Written by Jaclyn Dolamore
Published December, 2009 by Bloomsbury
Genres: Faeries, Historical, Steampunk
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Nimira is a music-hall performer forced to dance for pennies to an audience of leering drunks. When wealthy sorcerer Hollin Parry hires her to do a special act – singing accompaniment to an exquisite piano-playing automaton, Nimira believes it is the start of a new life. In Parry’s world, however, buried secrets stir.
Unsettling below-stairs rumours abound about ghosts, a mad woman roaming the halls, and of Parry’s involvement in a gang of ruthless sorcerers who torture fairies for sport. When Nimira discovers the spirit of a dashing young fairy gentleman is trapped inside the automaton’s stiff limbs, waiting for someone to break the curse and set him free, the two fall in love. But it is a love set against a dreadful race against time to save the entire fairy realm, which is in mortal peril.
I first heard about Magic Under Glass when I watched Jaclyn Dolamore’s live question and answer session at the author retreat in Branson. I was instantly intrigued and picked up a copy as soon as I was able to find one! I was pleasantly surprised with what I found inside the pages. Jaclyn Dolamore’s writing is something to be envious of!
Jaclyn Dolamore has such beautiful writing. I even twittered her about it! The way she weaves words and manages to convey a setting in the simplest of ways astounds me. You immediately feel immersed in Nimira’s world.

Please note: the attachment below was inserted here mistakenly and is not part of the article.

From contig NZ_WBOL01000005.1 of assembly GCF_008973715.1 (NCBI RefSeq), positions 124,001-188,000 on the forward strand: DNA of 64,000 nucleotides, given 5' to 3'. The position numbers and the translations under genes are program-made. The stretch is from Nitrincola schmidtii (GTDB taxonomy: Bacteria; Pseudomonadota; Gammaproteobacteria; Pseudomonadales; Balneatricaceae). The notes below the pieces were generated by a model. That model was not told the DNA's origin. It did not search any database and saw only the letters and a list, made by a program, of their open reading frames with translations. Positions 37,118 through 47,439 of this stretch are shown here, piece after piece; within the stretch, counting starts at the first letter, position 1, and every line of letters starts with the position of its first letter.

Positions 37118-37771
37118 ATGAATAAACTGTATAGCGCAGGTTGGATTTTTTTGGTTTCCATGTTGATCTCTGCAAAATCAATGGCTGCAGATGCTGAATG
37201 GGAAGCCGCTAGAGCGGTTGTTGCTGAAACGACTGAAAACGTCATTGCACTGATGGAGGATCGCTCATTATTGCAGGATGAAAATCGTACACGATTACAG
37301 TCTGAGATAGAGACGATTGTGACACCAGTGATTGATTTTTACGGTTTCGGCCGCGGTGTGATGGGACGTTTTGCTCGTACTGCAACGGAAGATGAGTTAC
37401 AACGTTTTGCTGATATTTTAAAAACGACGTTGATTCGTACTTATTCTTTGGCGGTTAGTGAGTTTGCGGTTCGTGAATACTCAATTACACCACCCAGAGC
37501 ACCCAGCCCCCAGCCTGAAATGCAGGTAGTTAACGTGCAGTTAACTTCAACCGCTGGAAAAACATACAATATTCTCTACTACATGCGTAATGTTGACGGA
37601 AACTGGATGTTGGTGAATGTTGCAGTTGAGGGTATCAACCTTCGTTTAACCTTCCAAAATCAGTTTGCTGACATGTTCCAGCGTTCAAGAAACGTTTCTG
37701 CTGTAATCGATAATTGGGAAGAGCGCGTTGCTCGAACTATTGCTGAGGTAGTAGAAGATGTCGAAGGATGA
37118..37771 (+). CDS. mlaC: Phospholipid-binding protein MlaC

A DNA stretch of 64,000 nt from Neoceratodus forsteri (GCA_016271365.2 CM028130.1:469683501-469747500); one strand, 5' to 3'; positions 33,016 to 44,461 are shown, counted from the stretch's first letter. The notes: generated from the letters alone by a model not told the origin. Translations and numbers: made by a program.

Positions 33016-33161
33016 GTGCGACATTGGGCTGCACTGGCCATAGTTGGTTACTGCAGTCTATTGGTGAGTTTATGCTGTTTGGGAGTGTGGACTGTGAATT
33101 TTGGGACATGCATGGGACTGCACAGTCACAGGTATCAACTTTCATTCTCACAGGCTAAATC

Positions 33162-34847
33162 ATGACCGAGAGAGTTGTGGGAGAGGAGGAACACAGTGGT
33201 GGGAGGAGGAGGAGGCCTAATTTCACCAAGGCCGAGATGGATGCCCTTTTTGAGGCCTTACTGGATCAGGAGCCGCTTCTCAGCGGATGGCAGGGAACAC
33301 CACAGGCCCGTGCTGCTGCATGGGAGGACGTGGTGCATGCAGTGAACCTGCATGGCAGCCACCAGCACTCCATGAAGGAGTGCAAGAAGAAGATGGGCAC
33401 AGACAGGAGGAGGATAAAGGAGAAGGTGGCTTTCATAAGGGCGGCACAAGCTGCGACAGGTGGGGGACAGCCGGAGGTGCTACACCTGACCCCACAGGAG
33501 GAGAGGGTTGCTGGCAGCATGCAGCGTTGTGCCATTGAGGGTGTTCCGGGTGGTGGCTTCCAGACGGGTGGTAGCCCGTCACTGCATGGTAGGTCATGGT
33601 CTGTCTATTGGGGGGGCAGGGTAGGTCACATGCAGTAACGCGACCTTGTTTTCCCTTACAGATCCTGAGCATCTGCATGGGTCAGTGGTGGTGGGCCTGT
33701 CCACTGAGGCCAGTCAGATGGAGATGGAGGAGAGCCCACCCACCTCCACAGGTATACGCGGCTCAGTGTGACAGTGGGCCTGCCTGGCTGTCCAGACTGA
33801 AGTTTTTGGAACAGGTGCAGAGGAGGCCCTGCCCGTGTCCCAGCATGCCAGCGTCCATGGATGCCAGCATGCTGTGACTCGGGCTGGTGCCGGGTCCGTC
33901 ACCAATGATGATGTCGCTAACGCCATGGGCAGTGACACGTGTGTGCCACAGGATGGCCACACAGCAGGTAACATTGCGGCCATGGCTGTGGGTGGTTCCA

My favourite parts would have to be the interaction between Nimira and the automaton (and fairy prince!), Erris. I loved the way he’d spell out what he wanted to say on his piano keys and she’d decipher them! Their relationship definitely wasn’t boring in the slightest and I found myself eagerly awaiting their next encounter.
The other characters in this story are quite shady. I didn’t particularly like Hollin, even though he had his good sides. I liked his wife, however, and Linza the maid. I would have liked to explore Hollin’s magic a little more, as well as the history of his family and his father’s dark motives. Though, there is a sequel (yay!) called Magic Under Stone, which comes out next year. So perhaps we’ll delve into that part then, if not we certainly have a lot of adventuring to do with Nimira and Erris in their quest to free him from the evil clutches of a wind-up body!
I class this book as historical, even though the ‘world’ is one of fantasy. I think New Sweeling resembles London a lot, and the fashion, culture and way of talking reminds me of the Victorian era, as well as the way people of high standing treat Nimira and her heritage. We also start off in a shabby theatre hall with a performance troupe before being swept away to a sprawling, gothic mansion.
Thankfully, though there is the existence of fairies, there isn’t a lot of fairy politics in this one, so it’s not really a heavy fae-orientated YA fantasy story. That was a big bonus for me because I’m feeling kind of lethargic after reading numerous YA fae novels lately. Magic Under Glass seems to have a genre of its own.
But, I think, the main draw for this novel (for me) is Jaclyn Dolamore’s way with words. If you haven’t yet checked out Magic Under Glass, you definitely should give it a go. It’s not a long read, so really, there’s nothing to lose!
Recommended to: Anyone wanting a light and entertaining read.